turned and exchanged. In Dunedin a juvenile department has been successfully established, including reading room, lending library containing about 2,500 volumes for home reading, 50 volumes specially selected for reference purposes, and a series of winter lectures have been a feature of the work done during the past two years. The question of extending its activities in the direction of supplementing the school libraries in the City is the purpose of this minute. To give the committee first-hand information a number of schools have been visited, and, through the courtesy of the liead masters, an inspection has been made of the libraries under their control. .On the whole, it must be confessed that I am disappointed with the class of books in the school libraries. Many of them are -old and out of date, and no attempt has been made to provide books of a reference character. Ihe libraries, too, are very unequal. At one school practically nothing has been done, at another a model collection. has been made for classes 5 and 6, and m yet another it was found they had advanced so far as to have a collection of books for each class, even the very small children having «i library. Whether it is the duty or function of the City Council to supplement these libraries is open to question, but, whether or not, the whole resolves itself into a matter of cost. If books are to be provided for the schools, it must be understood that a special department, separate altogether from the present juvenife room, would require to be established, aa the stock of books in the Juvenile Library is still inadequate for our readers. If it were possible to provide, say, oW volumes to each school, it is estimated they would cost about £75; that is, buying the volumes in the well-known drivers', binding. The wear and tear being a heavy item, the books should be procured in this binding from the inception. I have a strong feeling, however, that the first duty of the committee is to provide for the ratepayer and adult reader, and I would rather see branches with juvenile departments established in the residential areas. It will be found that in the various countries referred to, with the exception of Fraace, branch libraries were all well established before the movement was extended to the juvenile readers, and school libraries are the outcome of the success attending the children's departments. Reference has already been made to the cost, and it seems to me to be the duty of the Government to undertake the maintenance of school libraies. Further powers, I believe, are given to school committees and educational authorities in the new. Education Act to expend larger sums than heretofore for this purpose, but if full advantage were taken of existing i conditions gooa libraries ior all the classes would gradually, be established" in the 'achoolf. ,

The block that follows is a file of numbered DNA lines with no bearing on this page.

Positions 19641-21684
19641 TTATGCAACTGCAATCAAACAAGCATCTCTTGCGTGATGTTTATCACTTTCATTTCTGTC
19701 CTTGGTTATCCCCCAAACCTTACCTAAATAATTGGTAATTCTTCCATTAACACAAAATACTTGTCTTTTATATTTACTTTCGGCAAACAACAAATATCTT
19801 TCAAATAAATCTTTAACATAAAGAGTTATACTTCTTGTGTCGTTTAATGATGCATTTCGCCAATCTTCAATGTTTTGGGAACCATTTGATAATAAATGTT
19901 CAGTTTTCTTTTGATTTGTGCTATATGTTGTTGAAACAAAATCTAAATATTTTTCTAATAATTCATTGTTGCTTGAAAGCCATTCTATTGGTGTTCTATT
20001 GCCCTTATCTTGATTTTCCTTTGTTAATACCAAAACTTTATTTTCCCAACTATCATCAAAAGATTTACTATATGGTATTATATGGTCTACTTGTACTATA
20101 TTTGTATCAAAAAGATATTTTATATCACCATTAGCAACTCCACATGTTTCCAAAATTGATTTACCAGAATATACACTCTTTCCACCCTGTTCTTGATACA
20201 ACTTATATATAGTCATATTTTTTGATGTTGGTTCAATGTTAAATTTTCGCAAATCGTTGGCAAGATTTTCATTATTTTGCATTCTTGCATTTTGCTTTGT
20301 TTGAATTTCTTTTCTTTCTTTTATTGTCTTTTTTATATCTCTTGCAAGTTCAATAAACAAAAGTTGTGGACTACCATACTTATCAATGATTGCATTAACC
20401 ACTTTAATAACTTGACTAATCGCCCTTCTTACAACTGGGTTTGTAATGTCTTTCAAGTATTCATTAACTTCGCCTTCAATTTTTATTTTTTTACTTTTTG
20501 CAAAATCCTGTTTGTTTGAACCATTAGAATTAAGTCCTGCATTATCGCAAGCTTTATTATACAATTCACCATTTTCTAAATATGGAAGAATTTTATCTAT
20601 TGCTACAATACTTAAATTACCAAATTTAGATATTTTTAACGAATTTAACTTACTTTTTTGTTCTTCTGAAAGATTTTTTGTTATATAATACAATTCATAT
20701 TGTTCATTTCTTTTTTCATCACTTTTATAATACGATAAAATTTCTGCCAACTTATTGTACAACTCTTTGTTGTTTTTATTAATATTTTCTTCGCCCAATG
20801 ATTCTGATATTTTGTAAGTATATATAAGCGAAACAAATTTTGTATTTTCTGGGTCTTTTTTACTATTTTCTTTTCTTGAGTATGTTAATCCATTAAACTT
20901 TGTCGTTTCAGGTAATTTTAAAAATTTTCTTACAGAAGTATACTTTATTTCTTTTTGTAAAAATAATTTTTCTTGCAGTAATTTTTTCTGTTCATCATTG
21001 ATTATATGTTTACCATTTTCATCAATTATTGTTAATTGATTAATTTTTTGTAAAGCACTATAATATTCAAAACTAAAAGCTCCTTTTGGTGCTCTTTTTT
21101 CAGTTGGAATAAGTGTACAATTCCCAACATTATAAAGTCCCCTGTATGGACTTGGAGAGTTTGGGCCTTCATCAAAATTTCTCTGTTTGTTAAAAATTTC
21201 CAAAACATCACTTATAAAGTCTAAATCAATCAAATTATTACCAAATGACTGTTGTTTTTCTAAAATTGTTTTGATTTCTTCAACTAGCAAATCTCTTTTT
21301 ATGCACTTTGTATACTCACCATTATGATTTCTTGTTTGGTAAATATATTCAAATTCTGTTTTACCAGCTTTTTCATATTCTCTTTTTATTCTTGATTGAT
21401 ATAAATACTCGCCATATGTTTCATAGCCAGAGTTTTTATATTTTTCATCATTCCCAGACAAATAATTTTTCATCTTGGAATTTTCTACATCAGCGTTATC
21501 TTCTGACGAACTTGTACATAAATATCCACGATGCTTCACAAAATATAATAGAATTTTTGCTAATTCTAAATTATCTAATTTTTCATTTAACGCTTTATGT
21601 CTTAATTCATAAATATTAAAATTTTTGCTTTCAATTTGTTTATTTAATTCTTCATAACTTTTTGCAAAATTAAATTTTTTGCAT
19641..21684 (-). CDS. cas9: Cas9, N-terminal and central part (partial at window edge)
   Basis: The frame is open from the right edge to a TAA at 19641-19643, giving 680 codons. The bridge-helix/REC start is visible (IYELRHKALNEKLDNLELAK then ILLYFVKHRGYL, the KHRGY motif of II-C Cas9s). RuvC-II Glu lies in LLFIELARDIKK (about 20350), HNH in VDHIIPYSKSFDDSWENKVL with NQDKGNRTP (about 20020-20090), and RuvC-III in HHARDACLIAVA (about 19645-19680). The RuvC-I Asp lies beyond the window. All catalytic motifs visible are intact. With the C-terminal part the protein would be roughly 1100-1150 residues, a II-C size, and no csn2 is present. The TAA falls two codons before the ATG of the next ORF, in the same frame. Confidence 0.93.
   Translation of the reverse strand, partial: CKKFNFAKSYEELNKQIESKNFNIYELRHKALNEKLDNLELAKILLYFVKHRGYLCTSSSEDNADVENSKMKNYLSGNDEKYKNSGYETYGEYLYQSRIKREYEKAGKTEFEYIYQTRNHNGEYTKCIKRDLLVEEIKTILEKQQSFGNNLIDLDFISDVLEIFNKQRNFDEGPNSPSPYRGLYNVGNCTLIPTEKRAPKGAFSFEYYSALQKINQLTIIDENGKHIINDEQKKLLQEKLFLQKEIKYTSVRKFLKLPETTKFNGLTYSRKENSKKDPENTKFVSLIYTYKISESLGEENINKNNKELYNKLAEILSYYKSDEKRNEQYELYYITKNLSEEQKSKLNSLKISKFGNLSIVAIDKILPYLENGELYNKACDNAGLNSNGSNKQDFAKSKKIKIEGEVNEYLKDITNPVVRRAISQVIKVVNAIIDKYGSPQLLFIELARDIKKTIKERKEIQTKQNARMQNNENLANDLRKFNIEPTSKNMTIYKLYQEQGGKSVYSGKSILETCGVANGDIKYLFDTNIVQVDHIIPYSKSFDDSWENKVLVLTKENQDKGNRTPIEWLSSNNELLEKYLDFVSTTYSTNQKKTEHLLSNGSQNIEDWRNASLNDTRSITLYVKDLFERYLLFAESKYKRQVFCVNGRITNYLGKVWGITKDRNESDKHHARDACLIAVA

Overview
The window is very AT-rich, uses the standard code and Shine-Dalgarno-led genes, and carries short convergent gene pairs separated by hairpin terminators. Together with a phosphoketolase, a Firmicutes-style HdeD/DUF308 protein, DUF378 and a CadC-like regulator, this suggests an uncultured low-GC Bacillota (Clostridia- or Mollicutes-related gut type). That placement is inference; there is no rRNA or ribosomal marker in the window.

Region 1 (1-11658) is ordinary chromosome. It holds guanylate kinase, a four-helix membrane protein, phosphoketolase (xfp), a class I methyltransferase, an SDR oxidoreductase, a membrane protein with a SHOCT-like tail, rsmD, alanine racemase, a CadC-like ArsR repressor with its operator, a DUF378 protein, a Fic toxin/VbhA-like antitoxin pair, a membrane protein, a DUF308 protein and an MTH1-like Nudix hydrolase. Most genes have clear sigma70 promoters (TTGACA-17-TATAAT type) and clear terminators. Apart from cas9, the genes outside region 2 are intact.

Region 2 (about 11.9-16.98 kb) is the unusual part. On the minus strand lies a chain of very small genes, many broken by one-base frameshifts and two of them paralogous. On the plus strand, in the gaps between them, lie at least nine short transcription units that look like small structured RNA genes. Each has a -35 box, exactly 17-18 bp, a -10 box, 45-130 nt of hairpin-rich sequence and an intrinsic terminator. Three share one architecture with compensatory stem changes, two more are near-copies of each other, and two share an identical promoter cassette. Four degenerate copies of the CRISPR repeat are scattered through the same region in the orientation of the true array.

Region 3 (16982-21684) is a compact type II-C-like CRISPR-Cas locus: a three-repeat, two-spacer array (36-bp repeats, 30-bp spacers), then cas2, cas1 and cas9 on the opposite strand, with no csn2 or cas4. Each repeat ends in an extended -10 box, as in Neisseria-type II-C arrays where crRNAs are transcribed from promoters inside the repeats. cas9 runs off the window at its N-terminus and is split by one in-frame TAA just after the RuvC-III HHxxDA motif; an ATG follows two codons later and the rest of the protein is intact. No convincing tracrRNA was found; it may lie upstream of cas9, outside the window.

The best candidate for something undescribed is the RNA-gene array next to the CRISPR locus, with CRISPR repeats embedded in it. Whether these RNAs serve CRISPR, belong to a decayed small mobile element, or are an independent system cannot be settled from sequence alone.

I need only say in conclusion that it will be a pleasure to me at any time to assist or advise any of the schools in the selection of their books, and lists are now in existence that would be helpful to anyone interested in the work of encouraging children to read and inculcating a love for good books, whiob is the primary object of the school library.

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Bibliographic details

SCHOOL LIBRARIES, Evening Star, Issue 15683, 23 December 1914

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SCHOOL LIBRARIES Evening Star, Issue 15683, 23 December 1914